Northwestern University’s Daryl Haggard has been closely watching the little cloud, called G2, and the black hole, called Sgr A*, as part of a study that should eventually help solve one of the outstanding questions surrounding black holes: How exactly do they achieve such supermassive proportions?
She will discuss her latest data at a press briefing, “Advances in Astrophysics,” on April 6, in Gwinnett Room of the Savannah International Convention Center. The briefing is part of the American Physical Society (APS) April Meeting in Savannah, Ga.
The closest approach between the black hole and gas cloud is predicted to occur any day now. Haggard has been using two world-class observatories, the Chandra X-ray Observatory and the Very Large Array, to gather data on this potentially spectacular encounter.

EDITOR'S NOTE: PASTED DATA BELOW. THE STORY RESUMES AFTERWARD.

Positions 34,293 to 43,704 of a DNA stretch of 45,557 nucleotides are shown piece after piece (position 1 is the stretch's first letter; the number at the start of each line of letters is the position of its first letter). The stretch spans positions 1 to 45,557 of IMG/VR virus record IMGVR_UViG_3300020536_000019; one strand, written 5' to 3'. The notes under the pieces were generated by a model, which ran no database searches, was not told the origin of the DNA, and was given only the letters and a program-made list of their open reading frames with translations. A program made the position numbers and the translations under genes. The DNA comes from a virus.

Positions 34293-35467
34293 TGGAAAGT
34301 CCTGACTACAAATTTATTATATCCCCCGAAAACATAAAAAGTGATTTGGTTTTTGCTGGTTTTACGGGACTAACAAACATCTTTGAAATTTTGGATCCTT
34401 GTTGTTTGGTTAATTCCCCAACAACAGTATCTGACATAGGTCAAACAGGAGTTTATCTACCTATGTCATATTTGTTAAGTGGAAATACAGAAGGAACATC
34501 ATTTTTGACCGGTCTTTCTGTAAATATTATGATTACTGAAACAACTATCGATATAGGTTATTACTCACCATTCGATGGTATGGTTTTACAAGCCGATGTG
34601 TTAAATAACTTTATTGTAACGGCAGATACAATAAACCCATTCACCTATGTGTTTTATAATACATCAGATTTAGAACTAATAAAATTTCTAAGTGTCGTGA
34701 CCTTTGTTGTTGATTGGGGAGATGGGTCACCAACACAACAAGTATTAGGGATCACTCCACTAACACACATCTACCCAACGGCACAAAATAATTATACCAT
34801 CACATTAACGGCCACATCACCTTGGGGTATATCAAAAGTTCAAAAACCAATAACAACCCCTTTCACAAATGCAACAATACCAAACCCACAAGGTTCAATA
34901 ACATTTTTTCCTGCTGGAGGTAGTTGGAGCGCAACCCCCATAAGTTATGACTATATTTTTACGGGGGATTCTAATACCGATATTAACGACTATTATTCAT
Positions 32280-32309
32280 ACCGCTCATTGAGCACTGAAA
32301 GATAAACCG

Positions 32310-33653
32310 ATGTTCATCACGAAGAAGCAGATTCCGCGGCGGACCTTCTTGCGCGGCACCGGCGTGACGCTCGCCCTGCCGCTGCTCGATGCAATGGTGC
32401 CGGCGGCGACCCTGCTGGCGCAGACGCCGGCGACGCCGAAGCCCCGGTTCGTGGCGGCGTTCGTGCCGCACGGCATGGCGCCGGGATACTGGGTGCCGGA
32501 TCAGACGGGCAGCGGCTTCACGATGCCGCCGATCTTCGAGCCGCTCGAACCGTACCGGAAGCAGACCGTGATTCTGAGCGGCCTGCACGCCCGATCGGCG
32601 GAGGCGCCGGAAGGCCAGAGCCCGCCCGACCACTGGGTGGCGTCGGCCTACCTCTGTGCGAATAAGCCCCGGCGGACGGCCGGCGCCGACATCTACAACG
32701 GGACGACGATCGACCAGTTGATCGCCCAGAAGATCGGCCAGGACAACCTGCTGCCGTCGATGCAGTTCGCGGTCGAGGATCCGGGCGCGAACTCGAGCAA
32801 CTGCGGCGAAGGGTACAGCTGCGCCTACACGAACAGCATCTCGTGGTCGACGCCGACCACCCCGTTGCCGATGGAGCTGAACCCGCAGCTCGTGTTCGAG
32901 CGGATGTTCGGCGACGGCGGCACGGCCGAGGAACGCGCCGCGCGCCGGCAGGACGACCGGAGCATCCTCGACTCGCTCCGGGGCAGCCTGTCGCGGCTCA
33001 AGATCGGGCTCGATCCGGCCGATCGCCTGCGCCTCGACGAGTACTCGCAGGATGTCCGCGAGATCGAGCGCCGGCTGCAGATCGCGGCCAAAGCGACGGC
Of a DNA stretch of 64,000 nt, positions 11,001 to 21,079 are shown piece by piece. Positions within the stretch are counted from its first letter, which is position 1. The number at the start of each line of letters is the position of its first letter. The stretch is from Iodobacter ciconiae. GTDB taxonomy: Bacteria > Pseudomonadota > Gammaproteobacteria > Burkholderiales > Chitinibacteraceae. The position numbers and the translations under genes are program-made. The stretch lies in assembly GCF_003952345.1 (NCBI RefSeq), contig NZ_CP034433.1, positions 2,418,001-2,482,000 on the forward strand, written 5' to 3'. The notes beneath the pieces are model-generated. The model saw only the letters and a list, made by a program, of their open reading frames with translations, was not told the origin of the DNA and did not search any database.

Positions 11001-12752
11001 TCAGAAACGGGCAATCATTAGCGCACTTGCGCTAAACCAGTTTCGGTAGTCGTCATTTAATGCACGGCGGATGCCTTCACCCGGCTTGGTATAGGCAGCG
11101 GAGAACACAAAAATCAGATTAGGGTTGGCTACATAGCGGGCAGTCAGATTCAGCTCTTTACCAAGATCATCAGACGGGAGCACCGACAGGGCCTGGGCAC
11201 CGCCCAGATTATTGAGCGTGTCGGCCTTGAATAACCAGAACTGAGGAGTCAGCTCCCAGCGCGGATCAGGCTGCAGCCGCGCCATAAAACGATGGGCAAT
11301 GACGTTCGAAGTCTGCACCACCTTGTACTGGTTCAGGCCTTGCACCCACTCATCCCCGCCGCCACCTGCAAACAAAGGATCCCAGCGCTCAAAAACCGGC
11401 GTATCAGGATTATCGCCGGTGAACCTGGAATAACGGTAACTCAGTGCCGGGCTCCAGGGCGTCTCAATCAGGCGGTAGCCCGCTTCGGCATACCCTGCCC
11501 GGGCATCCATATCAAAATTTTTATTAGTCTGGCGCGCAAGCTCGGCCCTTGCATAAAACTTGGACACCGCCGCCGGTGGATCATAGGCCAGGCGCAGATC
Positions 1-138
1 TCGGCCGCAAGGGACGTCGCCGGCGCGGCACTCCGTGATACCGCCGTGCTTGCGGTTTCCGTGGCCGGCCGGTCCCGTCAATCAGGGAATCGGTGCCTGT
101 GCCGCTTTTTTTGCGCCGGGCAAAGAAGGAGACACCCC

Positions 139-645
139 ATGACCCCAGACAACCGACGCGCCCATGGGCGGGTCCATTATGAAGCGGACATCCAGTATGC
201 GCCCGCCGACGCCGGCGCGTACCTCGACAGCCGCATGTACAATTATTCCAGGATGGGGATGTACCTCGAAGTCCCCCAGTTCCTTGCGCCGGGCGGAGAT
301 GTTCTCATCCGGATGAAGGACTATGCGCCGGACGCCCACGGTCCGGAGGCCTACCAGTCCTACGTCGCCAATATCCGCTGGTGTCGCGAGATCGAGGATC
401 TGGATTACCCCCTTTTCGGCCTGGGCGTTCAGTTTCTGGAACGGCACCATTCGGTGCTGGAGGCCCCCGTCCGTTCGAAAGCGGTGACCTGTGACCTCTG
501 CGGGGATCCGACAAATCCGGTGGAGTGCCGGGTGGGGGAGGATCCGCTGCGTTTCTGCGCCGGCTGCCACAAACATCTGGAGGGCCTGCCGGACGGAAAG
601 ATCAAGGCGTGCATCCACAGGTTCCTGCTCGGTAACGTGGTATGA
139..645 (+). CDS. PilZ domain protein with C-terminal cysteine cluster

“Our most recent Chandra observation does not show enhanced emission in the X-rays,” Haggard said. “From the X-ray perspective, the gas cloud is late to the party, but it remains to be seen whether G2 is fashionably late or a no show.”
At the APS meeting, she also will make a presentation, “Hot News from the Milky Way’s Central Black Hole,” as part of the session “Hot Topics in Astrophysics.”
“This work is fascinating because it will teach us about the growth and feeding of supermassive black holes,” said Haggard, a postdoctoral fellow in Northwestern’s Center for Interdisciplinary Exploration and Research in Astrophysics (CIERA). “We know they are big, and we know they are out there — in vast numbers — but we aren’t sure in detail how they get their mass.
“Do they grow rapidly when they are young, like our kids do, or do they grow in fits and starts, whenever fuel becomes available? In watching the encounter between Sgr A* and G2 we may catch a massive black hole in the act of snatching its next meal,” she said.